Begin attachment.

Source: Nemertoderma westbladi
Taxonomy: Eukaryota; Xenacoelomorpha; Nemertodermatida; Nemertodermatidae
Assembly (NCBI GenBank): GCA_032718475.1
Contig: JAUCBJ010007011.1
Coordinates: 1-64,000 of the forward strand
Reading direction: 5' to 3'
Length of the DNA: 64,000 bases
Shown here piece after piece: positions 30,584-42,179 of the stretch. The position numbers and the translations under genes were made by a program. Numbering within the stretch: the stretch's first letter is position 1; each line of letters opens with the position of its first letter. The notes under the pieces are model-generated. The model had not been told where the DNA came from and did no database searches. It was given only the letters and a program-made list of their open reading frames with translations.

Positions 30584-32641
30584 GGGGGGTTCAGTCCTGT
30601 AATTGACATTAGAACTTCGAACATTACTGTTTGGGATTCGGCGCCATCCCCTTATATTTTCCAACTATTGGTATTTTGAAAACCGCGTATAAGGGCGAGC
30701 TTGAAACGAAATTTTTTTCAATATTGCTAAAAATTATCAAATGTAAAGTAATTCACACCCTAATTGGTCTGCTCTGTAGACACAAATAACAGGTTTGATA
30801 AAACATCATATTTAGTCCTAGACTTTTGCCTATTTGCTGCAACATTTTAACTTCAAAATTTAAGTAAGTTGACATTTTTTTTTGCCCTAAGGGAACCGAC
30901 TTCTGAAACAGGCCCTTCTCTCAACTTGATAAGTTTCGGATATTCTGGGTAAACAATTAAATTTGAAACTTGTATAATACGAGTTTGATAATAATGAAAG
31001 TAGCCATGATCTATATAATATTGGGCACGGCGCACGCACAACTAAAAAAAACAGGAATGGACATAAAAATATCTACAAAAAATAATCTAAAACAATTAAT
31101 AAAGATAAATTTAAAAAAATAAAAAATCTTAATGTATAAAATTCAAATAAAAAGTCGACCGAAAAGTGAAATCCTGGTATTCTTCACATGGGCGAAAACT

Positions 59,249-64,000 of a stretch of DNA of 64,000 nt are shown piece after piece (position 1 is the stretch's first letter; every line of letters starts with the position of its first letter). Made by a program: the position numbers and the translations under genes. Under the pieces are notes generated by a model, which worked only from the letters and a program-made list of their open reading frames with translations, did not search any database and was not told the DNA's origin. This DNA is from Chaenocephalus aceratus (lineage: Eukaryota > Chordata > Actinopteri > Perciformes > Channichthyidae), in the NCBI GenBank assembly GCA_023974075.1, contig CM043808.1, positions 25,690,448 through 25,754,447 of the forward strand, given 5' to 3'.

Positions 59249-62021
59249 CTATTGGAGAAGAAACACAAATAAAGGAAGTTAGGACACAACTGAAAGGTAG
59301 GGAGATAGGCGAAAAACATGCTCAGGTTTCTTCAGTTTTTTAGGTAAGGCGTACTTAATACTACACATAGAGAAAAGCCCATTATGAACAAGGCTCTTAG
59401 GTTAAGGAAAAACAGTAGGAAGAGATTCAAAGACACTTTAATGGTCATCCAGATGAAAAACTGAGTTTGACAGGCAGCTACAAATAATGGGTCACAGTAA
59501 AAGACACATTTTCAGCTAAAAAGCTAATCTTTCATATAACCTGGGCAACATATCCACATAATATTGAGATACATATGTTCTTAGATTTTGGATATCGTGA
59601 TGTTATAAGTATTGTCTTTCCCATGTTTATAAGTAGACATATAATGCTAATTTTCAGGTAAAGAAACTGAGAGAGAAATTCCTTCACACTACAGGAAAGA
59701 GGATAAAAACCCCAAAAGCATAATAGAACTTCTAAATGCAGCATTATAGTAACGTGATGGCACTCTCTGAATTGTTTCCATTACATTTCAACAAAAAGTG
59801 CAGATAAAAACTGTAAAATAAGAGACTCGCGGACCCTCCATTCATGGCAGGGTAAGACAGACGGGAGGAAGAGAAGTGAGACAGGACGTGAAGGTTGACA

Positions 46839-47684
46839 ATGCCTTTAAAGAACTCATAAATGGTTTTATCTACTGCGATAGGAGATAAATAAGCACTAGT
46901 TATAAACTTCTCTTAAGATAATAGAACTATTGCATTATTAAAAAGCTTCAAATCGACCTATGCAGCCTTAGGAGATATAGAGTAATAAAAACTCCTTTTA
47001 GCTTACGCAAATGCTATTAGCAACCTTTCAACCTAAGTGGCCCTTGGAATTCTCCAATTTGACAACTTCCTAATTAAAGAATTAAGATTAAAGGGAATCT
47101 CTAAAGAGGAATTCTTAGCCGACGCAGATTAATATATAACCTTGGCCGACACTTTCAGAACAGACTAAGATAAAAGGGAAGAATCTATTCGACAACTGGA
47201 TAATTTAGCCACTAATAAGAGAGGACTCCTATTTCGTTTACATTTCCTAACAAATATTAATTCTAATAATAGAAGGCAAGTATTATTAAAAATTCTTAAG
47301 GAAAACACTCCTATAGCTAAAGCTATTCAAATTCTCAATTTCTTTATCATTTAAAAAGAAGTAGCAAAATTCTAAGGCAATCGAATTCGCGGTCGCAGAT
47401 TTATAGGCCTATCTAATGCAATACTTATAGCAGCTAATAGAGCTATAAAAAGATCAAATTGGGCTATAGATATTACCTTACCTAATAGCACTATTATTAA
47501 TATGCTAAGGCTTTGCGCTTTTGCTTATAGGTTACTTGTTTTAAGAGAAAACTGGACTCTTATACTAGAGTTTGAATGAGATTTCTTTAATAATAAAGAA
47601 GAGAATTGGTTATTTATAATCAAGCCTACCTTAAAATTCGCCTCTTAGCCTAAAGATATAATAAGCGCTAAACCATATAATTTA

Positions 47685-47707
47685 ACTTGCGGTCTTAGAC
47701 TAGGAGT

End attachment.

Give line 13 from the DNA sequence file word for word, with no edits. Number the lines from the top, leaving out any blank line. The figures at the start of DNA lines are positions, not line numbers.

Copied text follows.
30801 AAACATCATATTTAGTCCTAGACTTTTGCCTATTTGCTGCAACATTTTAACTTCAAAATTTAAGTAAGTTGACATTTTTTTTTGCCCTAAGGGAACCGAC